None of this sits well with me. How does it strike you? The real winners in this case were - surprise, surprise - the lawyers; Girardi, Lack, Masry and Brockovich. Erin, the 'original rebel without a cause' was now firmly on the team. It was a winning formula. In the following years they went for PG&E in other towns similar to Hinkley. Brockovich and Masry mounted related cases against a variety of organisations and some of these findings were again controversial. I haven't got the time to go into it right now.

This does not make for pretty reading does it? It is almost certainly a lot less than you might have expected. I'm, of course, happy to hear your views, as I have no more of a vested interest in this, than I do in any other post. Till next month :- "may the cycles always bring you good fortune."

Sunday, August 31, 2014

Good Morning Revolution - 'Life Cycles' And The Career Of Robin Williams

I join with the millions of Robin Williams' fans in mourning his untimely passing. Such a 'larger than life' presence, with wit and warmth, that amused but never offended. This is my tribute to him.

Of all news items covering a reprise of his life that I saw, it was commenced by Robin delivering his famous one liner:- "Good morning Vietnam!" Mind you, it's a phrase you can't say blandly, you've got to use force and passion. You know, say it like this :- "Goooooood morning Vi-et-nam!!" It embodied Robin's spirit and defined his essence. Then, these same biographic short summaries would say things like :- "He first burst onto our screens with his breakthrough role in the movie Good Morning Vietnam and then reprise his major works like Dead Poets Society and Mrs. Doubtfire, through to his Oscar-winning performance in Good Will Hunting etc."

Of course, Robin was already established as a movie actor after Mork And Mindy wound up in 1982. He had the lead role in The World According To Garp in the same year. However, it received only luke-warm critiques and box office results and then....? Well, quite frankly very little for quite a few years. It wasn't that he wasn't trying, it's just that his big break was yet to happen. Or maybe not? There are no guarantees in life. Can you see where I'm going with all this? How the whole analysis came about under unforeseen circumstances? How I am being put to a blind test with 'Life Cycles' yet again?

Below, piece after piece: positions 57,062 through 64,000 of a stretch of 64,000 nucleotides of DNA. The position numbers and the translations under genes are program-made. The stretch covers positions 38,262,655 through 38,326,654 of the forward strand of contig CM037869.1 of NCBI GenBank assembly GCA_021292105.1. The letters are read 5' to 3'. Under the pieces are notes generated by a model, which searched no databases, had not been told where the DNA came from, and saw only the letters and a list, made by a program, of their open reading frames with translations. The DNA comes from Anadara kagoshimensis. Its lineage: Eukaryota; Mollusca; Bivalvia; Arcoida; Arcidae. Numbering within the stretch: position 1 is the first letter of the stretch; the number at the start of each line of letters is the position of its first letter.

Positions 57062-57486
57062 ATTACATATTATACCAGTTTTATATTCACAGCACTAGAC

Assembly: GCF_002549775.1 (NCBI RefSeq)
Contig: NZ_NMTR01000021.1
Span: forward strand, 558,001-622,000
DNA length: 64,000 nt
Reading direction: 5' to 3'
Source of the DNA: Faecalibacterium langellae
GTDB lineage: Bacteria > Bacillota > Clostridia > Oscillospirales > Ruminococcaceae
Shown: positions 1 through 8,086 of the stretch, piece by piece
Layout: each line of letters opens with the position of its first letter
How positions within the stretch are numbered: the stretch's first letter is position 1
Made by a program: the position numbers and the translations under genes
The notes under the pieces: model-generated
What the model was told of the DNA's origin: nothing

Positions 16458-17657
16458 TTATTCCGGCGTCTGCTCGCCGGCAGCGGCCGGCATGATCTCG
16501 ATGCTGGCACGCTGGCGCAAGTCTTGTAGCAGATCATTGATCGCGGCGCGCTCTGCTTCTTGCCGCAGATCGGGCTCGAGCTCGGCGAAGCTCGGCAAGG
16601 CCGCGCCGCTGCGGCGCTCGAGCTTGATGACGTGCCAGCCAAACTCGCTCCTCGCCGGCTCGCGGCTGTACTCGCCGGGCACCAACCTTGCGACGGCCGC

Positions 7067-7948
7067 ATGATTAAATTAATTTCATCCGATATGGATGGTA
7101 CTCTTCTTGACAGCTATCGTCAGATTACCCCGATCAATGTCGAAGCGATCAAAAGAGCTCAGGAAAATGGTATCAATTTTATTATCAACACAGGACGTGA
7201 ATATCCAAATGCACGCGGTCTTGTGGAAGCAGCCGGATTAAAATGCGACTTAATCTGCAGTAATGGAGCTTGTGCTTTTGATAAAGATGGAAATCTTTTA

Firstly I'd like to point out, that Robin's earlier adult career, consisted of beginning his standup act in early 1976. He was born July 21st, 1951. This would then have occurred during his first adult, age 24, 'Year of Revolution' (July 1975 to July 1976). It was to be his first career identity. He had previously won a scholarship to the famous Julliard School in New York (where he was one of only 20 students). He was advised to leave before finishing in 1976 as there was nothing more to teach him.

There followed a seven year journey, as standup took him on to Mork And Mindy and to alcohol and cocaine addiction. This 7 year journey in a forward direction from a 'Year of Revolution' to a 'Year of Broken Pathways' is absolutely central to 'Life Cycles; theory. OK, if that's the case, then what were the key events in his age 31 'Year of Broken Pathways' (ie. July 1982 to July 1983), that underpin this? Well the first was personal. It was the death of his close friend and fellow high-octane comedian, John Belushi. This was due to a cocaine and heroin overdose and it provided a stark 'wake-up call' to Williams. He is on record as stating it.